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Just to build a bit on what Lisa said, too, at some point you have to not worry about whether you hurt someone else's feelings. When I first got diagnosed I was so worried about what everyone would think and whether I'd hurt my boyfriend's parents' feelings when they cooked dinner for us that I slipped up a few times just to be polite. After a couple times of that and several weeks of the aching joints, bathroom trips, headaches, fogginess, stomach pains, I decided that this is about my health. If people are going to feel bad because I want to be healthy and can't eat the cupcakes they made, it's their problem. I am not going to subject myself to a higher risk of cancer and infertility (among other potential issues!) just to make someone feel better about their cooking. Now, when I go to parties where people may not understand my disease, I take my own food or I eat before. Sometimes we call ahead if they are good friends and see exactly what they will be serving and how they are preparing it. For example, we went to a rehearsal dinner for a good friend's wedding and they just had a little cookout with burgers and brats. Well, we stopped by the store on the way to the dinner, picked up some turkey burgers for me (since I don't like beef) and some gluten free buns and gluten free chips. The host was kind enough to cook my burgers on a piece of foil on the grill to avoid cross contamination and then I used my gluten free buns and chips. That way I could eat what everyone else was eating and the host was the only one who knew anything different.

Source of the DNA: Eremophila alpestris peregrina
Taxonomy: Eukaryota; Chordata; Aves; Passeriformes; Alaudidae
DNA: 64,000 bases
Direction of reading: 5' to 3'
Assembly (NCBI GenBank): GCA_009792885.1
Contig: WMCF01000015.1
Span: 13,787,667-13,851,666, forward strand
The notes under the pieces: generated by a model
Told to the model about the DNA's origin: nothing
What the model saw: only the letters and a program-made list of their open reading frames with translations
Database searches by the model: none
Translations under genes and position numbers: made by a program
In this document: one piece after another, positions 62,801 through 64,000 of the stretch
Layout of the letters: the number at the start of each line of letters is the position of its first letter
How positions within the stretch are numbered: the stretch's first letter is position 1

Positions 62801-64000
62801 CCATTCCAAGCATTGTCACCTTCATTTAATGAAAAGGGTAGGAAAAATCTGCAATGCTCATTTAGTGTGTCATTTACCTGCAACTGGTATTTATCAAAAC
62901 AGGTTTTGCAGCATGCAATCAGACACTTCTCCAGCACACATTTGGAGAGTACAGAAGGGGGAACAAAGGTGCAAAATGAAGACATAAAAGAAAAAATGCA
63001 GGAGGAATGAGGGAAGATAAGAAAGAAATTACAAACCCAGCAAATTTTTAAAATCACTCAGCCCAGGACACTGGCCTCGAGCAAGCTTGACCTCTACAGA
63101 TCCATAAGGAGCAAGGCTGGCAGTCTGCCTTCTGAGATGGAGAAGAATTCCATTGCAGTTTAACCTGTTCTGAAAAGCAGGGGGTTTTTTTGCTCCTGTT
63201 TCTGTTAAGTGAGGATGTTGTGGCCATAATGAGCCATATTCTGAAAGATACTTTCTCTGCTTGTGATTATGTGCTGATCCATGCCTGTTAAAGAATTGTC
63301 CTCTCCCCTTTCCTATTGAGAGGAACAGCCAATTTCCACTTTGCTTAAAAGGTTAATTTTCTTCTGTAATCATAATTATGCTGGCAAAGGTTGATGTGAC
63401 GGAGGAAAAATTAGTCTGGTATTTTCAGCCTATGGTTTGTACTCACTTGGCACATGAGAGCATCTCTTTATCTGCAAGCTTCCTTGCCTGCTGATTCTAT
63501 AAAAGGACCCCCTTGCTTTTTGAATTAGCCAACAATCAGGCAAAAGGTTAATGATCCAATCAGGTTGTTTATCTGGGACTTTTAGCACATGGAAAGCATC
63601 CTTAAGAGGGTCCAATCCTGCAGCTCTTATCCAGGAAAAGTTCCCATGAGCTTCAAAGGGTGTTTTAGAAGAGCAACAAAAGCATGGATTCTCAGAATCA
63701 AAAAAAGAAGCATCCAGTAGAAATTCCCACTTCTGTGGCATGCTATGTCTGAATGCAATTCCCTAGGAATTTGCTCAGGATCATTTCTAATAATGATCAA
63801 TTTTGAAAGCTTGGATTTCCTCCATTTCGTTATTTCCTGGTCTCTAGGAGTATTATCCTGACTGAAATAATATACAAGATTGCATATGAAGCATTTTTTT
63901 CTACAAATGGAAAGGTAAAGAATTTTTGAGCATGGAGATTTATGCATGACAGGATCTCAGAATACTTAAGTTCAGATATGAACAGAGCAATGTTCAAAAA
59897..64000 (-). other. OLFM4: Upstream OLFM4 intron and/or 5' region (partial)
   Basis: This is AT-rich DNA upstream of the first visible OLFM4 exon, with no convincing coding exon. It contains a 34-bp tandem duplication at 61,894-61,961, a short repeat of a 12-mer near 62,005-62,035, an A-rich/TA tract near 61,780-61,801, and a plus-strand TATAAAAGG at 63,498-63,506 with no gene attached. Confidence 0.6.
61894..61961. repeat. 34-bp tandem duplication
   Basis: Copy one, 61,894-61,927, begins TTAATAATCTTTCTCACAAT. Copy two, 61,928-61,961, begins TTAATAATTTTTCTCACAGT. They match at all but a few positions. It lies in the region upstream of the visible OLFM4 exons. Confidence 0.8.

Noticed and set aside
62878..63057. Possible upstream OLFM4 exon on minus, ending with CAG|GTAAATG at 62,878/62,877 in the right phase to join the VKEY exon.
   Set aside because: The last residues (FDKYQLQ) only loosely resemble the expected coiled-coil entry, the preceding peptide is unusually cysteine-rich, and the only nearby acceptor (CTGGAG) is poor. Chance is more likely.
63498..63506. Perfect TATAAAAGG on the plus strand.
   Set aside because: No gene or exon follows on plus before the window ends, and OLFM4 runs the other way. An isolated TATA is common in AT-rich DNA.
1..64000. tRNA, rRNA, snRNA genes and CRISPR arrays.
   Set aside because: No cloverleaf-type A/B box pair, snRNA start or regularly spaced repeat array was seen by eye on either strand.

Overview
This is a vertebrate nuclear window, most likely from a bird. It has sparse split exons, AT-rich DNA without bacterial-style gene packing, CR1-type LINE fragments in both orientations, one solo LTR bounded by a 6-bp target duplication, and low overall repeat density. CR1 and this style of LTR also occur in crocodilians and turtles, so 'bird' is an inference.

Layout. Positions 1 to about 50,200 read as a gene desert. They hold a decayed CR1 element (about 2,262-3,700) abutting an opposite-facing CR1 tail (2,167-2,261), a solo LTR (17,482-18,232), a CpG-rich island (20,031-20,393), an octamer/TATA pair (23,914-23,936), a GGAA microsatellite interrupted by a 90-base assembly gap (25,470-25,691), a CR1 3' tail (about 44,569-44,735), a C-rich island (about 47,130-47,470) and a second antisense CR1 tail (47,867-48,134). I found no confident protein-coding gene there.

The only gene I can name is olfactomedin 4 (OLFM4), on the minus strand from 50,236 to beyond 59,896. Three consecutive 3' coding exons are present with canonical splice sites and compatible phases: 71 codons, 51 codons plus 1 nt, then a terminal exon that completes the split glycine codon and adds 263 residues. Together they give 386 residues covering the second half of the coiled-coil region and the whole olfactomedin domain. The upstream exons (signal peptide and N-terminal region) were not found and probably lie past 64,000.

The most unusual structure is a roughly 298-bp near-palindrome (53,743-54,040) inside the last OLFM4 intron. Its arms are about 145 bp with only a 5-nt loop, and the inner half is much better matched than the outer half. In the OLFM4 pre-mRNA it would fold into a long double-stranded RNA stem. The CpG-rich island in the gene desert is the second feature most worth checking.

Like Lisa said though, it is your health and you will realize how much better you feel when you do not have gluten. For me, it's definitely not worth it to eat anythign I'm not supposed to have!

Thanks for your thoughts. I am not worried about hurting someone else's feelings, those are words the doctor used. I don't know why anyone in our situation were worry about what someone else thinks. If the other people don't understand then that would be their problem.

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Doctor was definitely wrong! During my transition to gluten free it seemed reasonable that if I accidentally consumed gluten it wouldn't be a big deal as prior to gluten-free I had consumed major amounts of gluten.

Boy was I wrong!

You'll find many posts in this forum regarding people becoming extremely sensitive once gluten-free. My body attacks the smallest amount of gluten with a vengeance.

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Hi everyone,

I have to say my doc told me pretty much the same thing. He told me after I'm heal I might be ablee to "cheat" once in a while. I know... weird? But my nutritionist (who also has celiac disease) told me not even a crumb! Sounds like a lot of doctors aren't as informed as we would like them to be and really don't know a lot about this disease.

I've been gluten free for only two weeks now so I'm pretty new to all of this. A few months ago I didn't have any symptoms. Then I started having serious acid reflux & I lost my voice the whole month of July. Then I started having stomach pains, so the doctors order the endoscopy. I've always been on the slim side & had a very big appitaite. Now I know why.

Now I'm wondering what kind of reaction I'm going to have when I get glutened by accident. It doesn't sound like fun.

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Now I'm wondering what kind of reaction I'm going to have when I get glutened by accident. It doesn't sound like fun.

Try not to worry...you may not have severe reactions...I went undx'd for 43 years and was much more ill than my 15 year old son. I now have severe reactions, but he only feels tired with accidental glutening. Some Celiacs have little or no reaction.

Good Luck to you!

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That "doctor" should lose his license to practice.